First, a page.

Ninety per cent of UK voluntary sector web sites do not meet minimum standards of accessibility for disabled people, according to research from computing and disability specialist AbilityNet.
The figures raise concerns because voluntary sector sites target a higher percentage of disabled people than those in the public and private sectors.
- SitePoint: WCAG 2.0 is broken - leave your comments now!
In short, this document is supposed to replace the existing guidelines and move the Web forward in a way that encourages creating accessible sites; in its current form it seems to try and do everything but. Joe Clark has thoroughly dissected WCAG 2.0, and his proposal to start an independent working group to try and fix some of the enormous flaws in the document is not just understandable - it may be the only hope left for an accessible Web.
Editor note: Joe Clark's WCAG Samurai group's first aim is to improve version 1.0 of WCAG with a series of errata.
- Wall Street Journal: Codes on Sites 'Captcha' - Anger of Web Users
The Captcha' flaws are prompting academics, independent computer programmers and some Web companies to craft new variations that they hope will be easier for humans to decipher but harder for computer programs. The World Wide Web Consortium, an international group that encourages improved standards for Web programming, published a paper last November that advocates the creation of alternatives, saying the tests "fail to properly recognize users with disabilities as human" and are vulnerable to defeat by astute programmers.
- Flash Magazine: Adobe Live London 2006: The future of the Internet as an applications platform
James Governor from Red Monk is a pretty funny guy for an analyst. He's also opinionated which is no bad thing when it comes to livening up a panel discussion. James opening point was one that came to thread its way through the rest of the evening; Railing against the constraints of DRM "Digital Restrictions Management" he championed the cause of "open data" and went as far as to urge anyone with a website to give it an API to open it up to the rest of the web. He stressed that not only does open data facilitate accessibility it makes entirely new business models possible. Today's mash ups will be tomorrows tech companies.
Hardware and Software
- PIA Information Service: Webmasters' interface on accessible ICT for PWDs, set
The National Council for the Welfare of Disabled Persons (NCWDP) in partnership with the Department of Social Welfare and Development (DSWD) is set to gather all webmasters across the country to empower disabled persons through accessible Information and Communications Technology (ICT) in a workshop dubbed as "Webmasters' Interface on Accessible ICT for Persons with Disabilities" on May 24-26 in Cebu City.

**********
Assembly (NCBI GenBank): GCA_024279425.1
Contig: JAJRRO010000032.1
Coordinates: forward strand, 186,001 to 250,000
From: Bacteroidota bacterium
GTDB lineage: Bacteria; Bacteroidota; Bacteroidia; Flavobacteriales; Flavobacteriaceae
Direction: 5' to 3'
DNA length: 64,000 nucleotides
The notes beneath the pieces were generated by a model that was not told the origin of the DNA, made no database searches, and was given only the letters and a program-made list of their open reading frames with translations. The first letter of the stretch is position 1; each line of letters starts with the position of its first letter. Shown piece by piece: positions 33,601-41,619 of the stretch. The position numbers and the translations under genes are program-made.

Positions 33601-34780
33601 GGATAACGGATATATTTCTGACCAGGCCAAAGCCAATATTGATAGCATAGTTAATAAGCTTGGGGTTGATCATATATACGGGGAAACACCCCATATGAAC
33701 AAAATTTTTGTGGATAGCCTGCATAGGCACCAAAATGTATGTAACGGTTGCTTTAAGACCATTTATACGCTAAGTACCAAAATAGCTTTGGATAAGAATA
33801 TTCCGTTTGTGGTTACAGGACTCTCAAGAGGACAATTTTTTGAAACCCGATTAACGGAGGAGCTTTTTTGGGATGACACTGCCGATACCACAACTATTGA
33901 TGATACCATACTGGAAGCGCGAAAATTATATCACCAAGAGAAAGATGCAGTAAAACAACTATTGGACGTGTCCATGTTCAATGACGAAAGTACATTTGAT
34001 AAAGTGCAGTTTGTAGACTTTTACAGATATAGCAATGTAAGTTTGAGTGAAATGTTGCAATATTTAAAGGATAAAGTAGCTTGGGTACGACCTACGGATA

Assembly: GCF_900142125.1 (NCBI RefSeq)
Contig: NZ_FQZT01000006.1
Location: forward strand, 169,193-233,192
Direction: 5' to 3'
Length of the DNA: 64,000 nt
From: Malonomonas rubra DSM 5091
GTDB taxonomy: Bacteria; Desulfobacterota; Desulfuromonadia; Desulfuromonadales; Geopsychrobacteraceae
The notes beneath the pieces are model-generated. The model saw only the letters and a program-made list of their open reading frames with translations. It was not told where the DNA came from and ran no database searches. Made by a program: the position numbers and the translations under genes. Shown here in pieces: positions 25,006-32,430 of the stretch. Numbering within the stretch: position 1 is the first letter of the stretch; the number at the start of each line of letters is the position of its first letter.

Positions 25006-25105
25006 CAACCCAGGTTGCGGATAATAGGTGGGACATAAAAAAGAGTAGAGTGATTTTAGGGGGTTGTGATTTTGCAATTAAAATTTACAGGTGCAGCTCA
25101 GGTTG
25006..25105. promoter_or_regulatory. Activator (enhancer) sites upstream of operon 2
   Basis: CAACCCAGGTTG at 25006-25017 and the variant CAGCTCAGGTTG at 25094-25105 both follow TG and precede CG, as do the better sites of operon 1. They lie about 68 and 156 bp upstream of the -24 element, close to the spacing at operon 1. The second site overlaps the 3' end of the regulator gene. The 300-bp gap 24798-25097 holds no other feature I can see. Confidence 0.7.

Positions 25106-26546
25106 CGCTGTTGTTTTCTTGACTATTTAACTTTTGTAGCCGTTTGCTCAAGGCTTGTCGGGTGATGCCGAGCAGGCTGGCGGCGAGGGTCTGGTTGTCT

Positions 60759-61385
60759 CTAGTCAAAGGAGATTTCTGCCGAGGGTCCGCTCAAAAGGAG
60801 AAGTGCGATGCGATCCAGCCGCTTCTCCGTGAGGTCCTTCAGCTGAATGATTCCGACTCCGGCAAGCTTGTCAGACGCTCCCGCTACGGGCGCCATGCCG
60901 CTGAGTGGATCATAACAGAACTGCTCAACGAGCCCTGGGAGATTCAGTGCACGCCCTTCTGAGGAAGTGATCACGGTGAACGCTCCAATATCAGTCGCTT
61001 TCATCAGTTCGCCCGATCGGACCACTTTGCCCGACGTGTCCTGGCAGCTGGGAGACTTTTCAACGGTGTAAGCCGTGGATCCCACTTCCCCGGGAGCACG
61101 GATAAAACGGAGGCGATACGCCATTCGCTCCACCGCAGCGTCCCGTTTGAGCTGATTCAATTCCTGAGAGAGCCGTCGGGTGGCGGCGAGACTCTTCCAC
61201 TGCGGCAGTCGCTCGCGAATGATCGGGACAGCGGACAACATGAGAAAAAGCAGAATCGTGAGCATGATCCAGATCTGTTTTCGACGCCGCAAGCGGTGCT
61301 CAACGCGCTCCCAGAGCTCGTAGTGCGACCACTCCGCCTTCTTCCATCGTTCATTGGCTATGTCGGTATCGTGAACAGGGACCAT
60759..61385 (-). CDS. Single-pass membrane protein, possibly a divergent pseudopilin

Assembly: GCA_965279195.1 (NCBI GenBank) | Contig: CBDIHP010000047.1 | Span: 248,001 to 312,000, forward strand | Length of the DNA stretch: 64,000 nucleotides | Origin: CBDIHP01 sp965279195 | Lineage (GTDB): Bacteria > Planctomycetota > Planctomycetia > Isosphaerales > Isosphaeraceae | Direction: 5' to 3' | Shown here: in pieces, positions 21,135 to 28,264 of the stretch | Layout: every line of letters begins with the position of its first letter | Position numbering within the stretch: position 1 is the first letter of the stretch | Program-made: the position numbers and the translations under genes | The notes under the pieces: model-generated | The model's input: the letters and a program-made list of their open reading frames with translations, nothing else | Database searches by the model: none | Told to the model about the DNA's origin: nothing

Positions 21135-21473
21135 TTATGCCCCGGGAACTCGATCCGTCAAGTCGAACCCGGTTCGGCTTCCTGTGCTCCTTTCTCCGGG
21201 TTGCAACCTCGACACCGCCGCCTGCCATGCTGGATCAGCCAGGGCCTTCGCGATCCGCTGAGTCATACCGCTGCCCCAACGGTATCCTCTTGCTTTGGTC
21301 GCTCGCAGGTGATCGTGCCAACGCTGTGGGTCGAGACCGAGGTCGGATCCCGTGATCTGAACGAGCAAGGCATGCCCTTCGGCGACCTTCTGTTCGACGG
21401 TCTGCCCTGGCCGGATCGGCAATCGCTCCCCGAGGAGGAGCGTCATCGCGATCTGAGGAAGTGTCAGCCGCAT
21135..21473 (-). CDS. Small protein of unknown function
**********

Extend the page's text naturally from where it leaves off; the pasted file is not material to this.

- Silicon Republic: Change in ICT design for visually impaired urged
The paper, entitled An Information society for all - the non-visual way, outlines recommendations on how to achieve a fully accessible information society and is authored by IT professional Ronan McGuirk, founding member of VICS.
- Groklaw: OpenDocument Foundation to MA: We Have a Plugin
The OpenDocument Foundation has notified the Massachusetts ITD that we have completed testing on an ODF Plugin for all versions of MS Office dating back to MS Office 97. The ODF Plugin installs on the file menu as a natural and transparent part of the open, save, and save as sequences. As far as end users and other application add-ons are concerned, ODF plugin renders ODF documents as if it were native to MS Office.
The testing has been extensive and thorough. As far as we can tell there isn't a problem, even with Accessibility add ons, which as you know is a major concern for Massachusetts.
- IT Week: Plug-in teaches Microsoft Office to read ODF
Completion of the plug-in marks an important twist in the discussion over the competing ODF and Microsoft's Open XML document formats. ODF backers tout the format as the most open standard available. Because of its openness, any application can access and store any document that complies with the standard.
- Yahoo!: Diebold Election Systems develops advanced accessibility for touch-screen voting systems
Diebold Election Systems has developed a new device that enables accessibility appliances such as "sip 'n puff" technology, jelly switches, foot switches and other accessibility apparatus to cost-effectively interface with new and existing Diebold AccuVote-TSX and AccuVote-TS touch-screen voting stations. The Universal ADA Interface Device (UAID) facilitates accessibility features to further enhance the ability of physically challenged voters to independently and privately make candidate selections and cast ballots.